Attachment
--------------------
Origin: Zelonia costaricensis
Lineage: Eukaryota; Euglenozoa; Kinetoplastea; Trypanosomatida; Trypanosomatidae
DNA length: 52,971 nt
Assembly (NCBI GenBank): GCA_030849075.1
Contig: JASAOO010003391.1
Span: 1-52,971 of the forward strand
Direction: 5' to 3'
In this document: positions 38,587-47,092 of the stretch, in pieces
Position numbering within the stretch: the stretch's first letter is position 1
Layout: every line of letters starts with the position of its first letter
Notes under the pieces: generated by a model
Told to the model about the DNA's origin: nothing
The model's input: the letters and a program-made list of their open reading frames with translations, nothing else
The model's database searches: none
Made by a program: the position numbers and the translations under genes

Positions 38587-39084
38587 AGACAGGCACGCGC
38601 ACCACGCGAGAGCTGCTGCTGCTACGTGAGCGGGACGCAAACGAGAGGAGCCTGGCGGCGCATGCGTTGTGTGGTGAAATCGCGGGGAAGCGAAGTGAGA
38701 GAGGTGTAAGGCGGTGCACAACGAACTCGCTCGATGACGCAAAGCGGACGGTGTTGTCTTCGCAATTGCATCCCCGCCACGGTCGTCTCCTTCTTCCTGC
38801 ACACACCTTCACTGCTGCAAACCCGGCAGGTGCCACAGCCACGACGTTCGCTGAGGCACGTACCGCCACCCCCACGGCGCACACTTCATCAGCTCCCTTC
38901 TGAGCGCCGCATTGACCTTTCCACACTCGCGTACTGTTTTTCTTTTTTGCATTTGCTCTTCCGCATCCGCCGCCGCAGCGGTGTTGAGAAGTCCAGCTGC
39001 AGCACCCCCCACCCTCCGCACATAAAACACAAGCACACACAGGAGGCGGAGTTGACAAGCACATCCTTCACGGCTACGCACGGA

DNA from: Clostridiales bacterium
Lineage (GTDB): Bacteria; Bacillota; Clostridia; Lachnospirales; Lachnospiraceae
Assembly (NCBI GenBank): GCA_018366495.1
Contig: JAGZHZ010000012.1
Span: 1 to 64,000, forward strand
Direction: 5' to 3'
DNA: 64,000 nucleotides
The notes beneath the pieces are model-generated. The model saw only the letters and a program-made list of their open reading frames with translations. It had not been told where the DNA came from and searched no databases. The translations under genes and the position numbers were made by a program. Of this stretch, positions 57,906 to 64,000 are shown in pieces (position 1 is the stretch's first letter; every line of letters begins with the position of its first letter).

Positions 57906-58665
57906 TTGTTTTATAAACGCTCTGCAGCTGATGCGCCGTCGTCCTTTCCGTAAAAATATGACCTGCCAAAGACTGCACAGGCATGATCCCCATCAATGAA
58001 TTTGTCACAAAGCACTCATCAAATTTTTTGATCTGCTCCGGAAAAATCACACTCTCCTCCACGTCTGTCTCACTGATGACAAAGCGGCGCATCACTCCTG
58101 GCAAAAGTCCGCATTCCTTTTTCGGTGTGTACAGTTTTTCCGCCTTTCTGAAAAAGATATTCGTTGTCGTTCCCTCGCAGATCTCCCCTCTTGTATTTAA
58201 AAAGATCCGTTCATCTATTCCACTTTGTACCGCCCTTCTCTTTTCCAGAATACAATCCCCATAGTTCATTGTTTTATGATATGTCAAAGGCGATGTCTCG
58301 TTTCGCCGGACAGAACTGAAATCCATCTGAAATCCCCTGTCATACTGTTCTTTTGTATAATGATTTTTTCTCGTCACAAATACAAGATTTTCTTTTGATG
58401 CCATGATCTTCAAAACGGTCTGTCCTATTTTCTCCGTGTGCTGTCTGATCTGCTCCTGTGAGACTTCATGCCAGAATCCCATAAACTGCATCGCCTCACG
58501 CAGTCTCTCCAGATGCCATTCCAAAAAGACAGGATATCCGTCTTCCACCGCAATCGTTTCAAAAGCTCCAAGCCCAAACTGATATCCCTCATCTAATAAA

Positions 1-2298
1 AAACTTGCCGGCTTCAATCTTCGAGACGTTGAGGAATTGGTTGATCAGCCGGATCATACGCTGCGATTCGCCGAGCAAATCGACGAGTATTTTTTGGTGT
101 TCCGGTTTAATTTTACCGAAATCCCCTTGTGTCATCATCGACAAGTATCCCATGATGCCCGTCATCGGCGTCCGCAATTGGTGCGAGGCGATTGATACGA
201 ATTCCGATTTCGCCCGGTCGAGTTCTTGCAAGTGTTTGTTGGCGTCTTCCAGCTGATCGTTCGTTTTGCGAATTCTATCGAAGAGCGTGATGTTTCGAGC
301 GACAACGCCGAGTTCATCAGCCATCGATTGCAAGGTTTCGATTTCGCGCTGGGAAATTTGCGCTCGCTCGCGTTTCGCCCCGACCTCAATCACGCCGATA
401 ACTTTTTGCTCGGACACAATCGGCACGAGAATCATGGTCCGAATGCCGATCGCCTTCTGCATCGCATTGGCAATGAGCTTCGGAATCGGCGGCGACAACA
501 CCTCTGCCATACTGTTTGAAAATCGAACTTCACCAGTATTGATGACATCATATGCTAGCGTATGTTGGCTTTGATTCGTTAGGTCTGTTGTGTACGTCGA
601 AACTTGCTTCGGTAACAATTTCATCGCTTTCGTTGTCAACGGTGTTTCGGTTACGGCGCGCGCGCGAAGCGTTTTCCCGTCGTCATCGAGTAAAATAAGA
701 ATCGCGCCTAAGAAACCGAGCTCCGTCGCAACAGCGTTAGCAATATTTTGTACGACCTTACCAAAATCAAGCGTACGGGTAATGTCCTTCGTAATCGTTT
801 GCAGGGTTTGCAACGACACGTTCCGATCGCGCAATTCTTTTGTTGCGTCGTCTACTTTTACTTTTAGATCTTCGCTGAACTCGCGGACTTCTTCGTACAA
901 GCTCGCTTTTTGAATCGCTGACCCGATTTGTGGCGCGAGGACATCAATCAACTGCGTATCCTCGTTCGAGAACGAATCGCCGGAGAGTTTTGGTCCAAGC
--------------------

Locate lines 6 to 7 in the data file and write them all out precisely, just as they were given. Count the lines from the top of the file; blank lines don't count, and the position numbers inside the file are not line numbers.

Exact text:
Span: 1-52,971 of the forward strand
Direction: 5' to 3'